Gold versus Cryptocurrencies — Friendly Fire in the Currency Wars
‘And if a house is divided against itself, that house cannot stand.’
Mark 3:25, KJV
This famous saying has long been wrongly attributed to President Abraham Lincoln since 1858. He warned of a racial divide in the country that would lead to the American Civil War three years later.
Jesus Christ made this statement many centuries before Lincoln, rebuking the Pharisees who accused him falsely of casting out demons in Satan’s name. That was a spiritual war.
Today, we are in a currency war. I wrote about this in yesterday’s article.
Those who believe in a fair and honest financial system are at war against those who use worthless currency to control prices and steal wealth from the people.
Gold and Cryptocurrencies
Gold and cryptocurrencies are meant to be on the same side, but sadly, the enthusiastic supporters on both sides denounce each other. Little love is lost between them.
The crypto mega-rally has done much to divide the two parties.
Rick Rule once said (and I hope I rightly attribute this to him): ‘The bull market leads people to mistake success for brains.’
Gold proponents are saying that cryptos are like digital tulips. Similar to what happened in the 16th century, they believe the price of cryptos will drop to zero once the euphoria dies down.
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Crypto faithfuls mock gold investors for being dinosaurs who are holding onto a dead asset and not getting with the times.
Today, I want to focus on why gold and cryptos are meant to be on the same side of this currency war. They are more similar than many people realise.
In 2014, I bought Peter Bernstein’s The Power of Gold: The History of an Obsession. This book was a delight to read. It covers the lust for gold, the extent to which people went to get it, and how gold built and destroyed empires.
The book also impressed into my mind the history of gold mining.
In ancient times, gold was abundant and easy to find. Put a woollen fleece in a river and the fibres would catch little lumps of gold that flowed downstream. Alluvial gold was abundant as well. Farmers, travellers, and prospectors would regularly find nuggets near the surface in unexplored territories.
Ancient kingdoms also dug deep into the ground to extract gold. Roman armies would divert a river to a hole cut in the hillside to build a mine. They would sift through the ore amidst the waste and debris.
Over time, gold mining became more costly as the easily accessible ore depleted.
Modern technology has allowed companies to extract ore thousands of metres below the surface. Resolute Mining Ltd [ASX:RSG], for example, had spent over US$300 million since 2017 at their Syama mine in Mali to create the first automated mining fleet.
This is a far cry from the days when they sent teams of people down shafts with shovels and picks.
How about cryptos?
Crypto mining is a digital process to generate cryptos. They chose the term ‘mining’ on purpose.
Imitation is the best form of flattery, after all.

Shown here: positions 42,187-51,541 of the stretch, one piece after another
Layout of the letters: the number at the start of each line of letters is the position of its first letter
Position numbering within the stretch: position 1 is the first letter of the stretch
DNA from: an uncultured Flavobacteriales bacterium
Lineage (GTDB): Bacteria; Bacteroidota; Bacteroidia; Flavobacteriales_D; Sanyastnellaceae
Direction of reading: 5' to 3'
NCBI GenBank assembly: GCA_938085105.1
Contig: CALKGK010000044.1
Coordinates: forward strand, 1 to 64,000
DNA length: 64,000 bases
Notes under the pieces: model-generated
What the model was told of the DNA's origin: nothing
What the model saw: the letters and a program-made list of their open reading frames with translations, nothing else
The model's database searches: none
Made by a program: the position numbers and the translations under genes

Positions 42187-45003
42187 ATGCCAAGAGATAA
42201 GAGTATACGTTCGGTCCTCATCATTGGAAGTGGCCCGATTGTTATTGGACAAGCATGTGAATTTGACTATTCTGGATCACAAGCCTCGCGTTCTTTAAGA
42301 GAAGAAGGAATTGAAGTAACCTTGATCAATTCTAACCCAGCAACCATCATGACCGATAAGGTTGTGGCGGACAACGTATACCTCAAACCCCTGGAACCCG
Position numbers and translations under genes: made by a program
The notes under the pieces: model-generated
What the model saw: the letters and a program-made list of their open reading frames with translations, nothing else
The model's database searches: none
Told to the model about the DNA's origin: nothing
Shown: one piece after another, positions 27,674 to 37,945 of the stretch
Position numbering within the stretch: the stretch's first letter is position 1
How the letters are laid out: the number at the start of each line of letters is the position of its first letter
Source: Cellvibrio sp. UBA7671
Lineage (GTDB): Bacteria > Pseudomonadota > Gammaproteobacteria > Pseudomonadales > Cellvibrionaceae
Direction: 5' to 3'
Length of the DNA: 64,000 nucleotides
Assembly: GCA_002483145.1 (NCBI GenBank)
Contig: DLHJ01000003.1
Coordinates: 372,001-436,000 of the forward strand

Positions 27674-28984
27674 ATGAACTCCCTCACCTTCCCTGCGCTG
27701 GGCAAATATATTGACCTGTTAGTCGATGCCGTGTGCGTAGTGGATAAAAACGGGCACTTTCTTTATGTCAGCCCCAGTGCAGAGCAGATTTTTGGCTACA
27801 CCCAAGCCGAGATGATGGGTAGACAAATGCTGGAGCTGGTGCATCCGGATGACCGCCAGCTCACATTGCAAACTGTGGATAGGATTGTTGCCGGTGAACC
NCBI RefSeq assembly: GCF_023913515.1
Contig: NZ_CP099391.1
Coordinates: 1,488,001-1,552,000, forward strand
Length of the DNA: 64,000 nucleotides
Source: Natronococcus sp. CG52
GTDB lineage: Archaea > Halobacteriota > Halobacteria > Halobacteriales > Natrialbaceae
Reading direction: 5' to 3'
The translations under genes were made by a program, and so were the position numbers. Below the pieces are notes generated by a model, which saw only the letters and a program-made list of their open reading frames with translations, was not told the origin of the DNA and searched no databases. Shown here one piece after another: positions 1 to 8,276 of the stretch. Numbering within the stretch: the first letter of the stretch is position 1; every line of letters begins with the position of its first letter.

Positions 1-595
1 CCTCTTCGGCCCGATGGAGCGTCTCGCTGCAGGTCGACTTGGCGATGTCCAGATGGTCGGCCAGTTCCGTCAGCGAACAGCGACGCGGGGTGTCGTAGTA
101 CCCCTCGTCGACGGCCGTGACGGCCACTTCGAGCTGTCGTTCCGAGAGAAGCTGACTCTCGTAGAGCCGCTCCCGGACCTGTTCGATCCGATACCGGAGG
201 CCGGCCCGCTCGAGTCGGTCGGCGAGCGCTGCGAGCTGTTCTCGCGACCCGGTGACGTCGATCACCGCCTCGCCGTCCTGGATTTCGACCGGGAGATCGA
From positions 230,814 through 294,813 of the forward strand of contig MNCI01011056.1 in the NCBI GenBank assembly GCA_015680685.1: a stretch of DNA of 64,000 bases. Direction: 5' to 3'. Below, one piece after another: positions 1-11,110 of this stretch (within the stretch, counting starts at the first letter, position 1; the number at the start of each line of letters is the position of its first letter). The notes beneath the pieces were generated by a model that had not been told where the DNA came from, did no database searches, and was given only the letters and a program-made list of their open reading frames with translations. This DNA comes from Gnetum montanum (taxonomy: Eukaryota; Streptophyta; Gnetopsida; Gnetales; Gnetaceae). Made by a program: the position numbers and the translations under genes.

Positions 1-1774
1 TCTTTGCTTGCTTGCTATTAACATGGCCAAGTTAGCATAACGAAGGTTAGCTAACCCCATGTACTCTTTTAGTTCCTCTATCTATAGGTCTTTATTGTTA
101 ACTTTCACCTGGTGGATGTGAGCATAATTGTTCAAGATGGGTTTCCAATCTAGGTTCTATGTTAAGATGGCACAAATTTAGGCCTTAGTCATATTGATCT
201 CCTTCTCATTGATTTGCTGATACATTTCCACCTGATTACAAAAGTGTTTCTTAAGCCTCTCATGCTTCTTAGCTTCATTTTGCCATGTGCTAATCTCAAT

Cryptos are a digital sequence containing information of past transactions. The blockchain technology in each crypto is meant to act as a ledger that can automatically update transactions as they occur. The crypto’s algorithm performs this task and verifies the transaction by checking that the parties involved have agreed to it.
Cryptos owe their value to the blockchain technology underpinning it.
Powerful computers use trial and error to map new paths for the blockchain algorithm to record and update transactions. Those running the computers are rewarded with a new ‘coin’ for finding a successful path. The ‘hash rate’ is the speed in which new coins are generated through this process.
The hash rate is high for new cryptos as there are fewer transactions to record, and it reduces as more mining occurs. You need more electricity and time to mine each subsequent coin, too, so more users for a crypto means a higher demand, which leads to a higher price.
The parallels between gold and cryptos become clear if you look at how they are mined. They obey the law of scarcity. Fiat currency is not constrained by scarcity. The next unit of fiat currency is no more expensive to create than the last.
Gold and cryptos satisfy the condition of scarcity, making them preferred over fiat currency. They are both maligned by central banks because they expose the central banks’ fraudulent system.
Central banks are trying to run ahead of the game while gold and crypto investors are busy mocking each other. Many see the meteoric run of cryptos exposing fiat as worthless. Those running the fiat system are worried; they need a way to beat down cryptos like they have with gold.
Now, the central banks want to introduce digital fiat, calling it ‘central bank digital currencies’ (CBDCs). They want to create their own blockchain to replace their existing fiat currency. The difference is that CBDCs will unlikely have a diminishing hash rate. The People’s Bank of China is introducing a digital yuan that has an expiry date to encourage people to spend it or lose it.
Do you think that this expiry date will keep the supply limited and hence obey the law of scarcity? I sure hope not!
The success of cryptos and the prospect of the rising price of gold are a nightmare to central bankers. Gold and crypto supporters should jointly yell from the rooftops about how fiat currency is worthless. This would speed up its demise.
The worst thing to happen in a war next to losing it is shooting at your own allies.
Lock on target.
Have a good weekend!
Editor, The Daily Reckoning Australia
PS: Australian real estate expert, Catherine Cashmore, reveals why she thinks we could see the biggest property boom of our lifetimes — over the next five years. Click here to learn more.